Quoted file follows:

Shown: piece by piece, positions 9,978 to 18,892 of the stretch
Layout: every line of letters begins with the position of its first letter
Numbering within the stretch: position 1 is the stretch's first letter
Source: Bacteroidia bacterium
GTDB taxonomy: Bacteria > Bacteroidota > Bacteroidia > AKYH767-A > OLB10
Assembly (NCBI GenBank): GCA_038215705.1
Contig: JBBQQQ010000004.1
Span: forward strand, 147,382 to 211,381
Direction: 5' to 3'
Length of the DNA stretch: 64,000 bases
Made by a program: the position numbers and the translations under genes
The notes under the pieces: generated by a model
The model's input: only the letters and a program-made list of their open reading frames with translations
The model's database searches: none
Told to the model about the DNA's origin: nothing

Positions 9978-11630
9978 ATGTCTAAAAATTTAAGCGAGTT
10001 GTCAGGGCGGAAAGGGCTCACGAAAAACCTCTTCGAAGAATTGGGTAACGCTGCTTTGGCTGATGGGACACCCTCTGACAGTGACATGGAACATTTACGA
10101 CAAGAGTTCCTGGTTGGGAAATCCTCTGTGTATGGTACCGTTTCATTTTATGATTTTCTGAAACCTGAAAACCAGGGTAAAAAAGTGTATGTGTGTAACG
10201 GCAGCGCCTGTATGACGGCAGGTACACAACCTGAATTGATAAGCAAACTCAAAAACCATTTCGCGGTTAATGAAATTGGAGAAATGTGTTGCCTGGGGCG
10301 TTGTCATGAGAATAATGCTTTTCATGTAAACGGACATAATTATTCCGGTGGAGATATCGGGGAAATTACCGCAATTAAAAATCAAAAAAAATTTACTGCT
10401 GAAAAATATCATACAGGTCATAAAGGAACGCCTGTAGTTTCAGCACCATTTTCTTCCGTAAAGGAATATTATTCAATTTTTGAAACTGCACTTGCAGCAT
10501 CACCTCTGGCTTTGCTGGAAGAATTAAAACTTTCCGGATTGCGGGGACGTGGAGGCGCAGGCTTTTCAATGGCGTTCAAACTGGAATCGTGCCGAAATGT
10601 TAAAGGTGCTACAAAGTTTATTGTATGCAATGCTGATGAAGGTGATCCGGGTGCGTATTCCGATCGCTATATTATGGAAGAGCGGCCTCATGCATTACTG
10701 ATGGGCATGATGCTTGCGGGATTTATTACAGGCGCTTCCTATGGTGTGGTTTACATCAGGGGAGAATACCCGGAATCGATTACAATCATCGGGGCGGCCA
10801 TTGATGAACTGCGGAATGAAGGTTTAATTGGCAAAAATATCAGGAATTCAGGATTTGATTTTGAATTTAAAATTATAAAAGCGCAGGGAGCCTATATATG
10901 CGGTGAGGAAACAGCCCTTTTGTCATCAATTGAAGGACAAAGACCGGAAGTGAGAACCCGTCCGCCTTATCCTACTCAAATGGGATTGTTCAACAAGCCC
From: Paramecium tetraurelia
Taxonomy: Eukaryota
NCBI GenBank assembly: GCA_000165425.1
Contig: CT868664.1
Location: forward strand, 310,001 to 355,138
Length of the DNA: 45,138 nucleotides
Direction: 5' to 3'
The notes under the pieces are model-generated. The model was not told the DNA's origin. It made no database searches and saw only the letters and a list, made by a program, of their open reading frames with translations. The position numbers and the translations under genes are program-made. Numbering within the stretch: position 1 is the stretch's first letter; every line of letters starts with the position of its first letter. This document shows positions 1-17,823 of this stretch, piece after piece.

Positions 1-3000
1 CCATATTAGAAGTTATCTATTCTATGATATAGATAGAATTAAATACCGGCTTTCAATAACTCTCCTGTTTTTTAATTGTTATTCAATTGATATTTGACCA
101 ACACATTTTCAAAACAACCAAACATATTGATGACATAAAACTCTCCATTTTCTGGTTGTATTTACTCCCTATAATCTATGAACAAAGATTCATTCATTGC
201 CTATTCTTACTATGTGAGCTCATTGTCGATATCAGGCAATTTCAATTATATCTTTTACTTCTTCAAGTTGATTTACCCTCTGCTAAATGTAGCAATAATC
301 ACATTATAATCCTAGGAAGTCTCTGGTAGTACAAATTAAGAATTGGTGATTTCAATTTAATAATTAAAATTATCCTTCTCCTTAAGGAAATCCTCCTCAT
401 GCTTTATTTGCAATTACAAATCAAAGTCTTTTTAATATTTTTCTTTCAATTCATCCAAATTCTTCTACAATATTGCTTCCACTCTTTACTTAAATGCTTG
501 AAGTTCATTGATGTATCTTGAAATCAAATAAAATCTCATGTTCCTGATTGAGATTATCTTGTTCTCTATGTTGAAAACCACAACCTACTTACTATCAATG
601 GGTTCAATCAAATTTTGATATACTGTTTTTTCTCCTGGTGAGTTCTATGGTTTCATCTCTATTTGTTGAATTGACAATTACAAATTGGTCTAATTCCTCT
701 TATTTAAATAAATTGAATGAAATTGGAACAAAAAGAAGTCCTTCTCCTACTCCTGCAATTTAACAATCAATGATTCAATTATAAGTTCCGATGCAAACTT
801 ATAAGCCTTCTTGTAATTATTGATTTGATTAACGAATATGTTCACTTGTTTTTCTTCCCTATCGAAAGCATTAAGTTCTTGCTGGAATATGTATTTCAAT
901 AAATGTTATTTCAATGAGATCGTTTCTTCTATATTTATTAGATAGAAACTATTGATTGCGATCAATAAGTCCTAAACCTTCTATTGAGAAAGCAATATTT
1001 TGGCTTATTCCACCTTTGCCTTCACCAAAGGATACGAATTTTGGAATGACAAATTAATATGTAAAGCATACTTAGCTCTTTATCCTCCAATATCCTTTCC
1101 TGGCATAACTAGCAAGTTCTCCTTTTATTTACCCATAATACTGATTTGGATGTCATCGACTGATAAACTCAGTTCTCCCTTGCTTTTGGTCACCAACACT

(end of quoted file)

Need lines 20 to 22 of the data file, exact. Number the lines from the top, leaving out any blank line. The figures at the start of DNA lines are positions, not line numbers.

10201 GCAGCGCCTGTATGACGGCAGGTACACAACCTGAATTGATAAGCAAACTCAAAAACCATTTCGCGGTTAATGAAATTGGAGAAATGTGTTGCCTGGGGCG
10301 TTGTCATGAGAATAATGCTTTTCATGTAAACGGACATAATTATTCCGGTGGAGATATCGGGGAAATTACCGCAATTAAAAATCAAAAAAAATTTACTGCT
10401 GAAAAATATCATACAGGTCATAAAGGAACGCCTGTAGTTTCAGCACCATTTTCTTCCGTAAAGGAATATTATTCAATTTTTGAAACTGCACTTGCAGCAT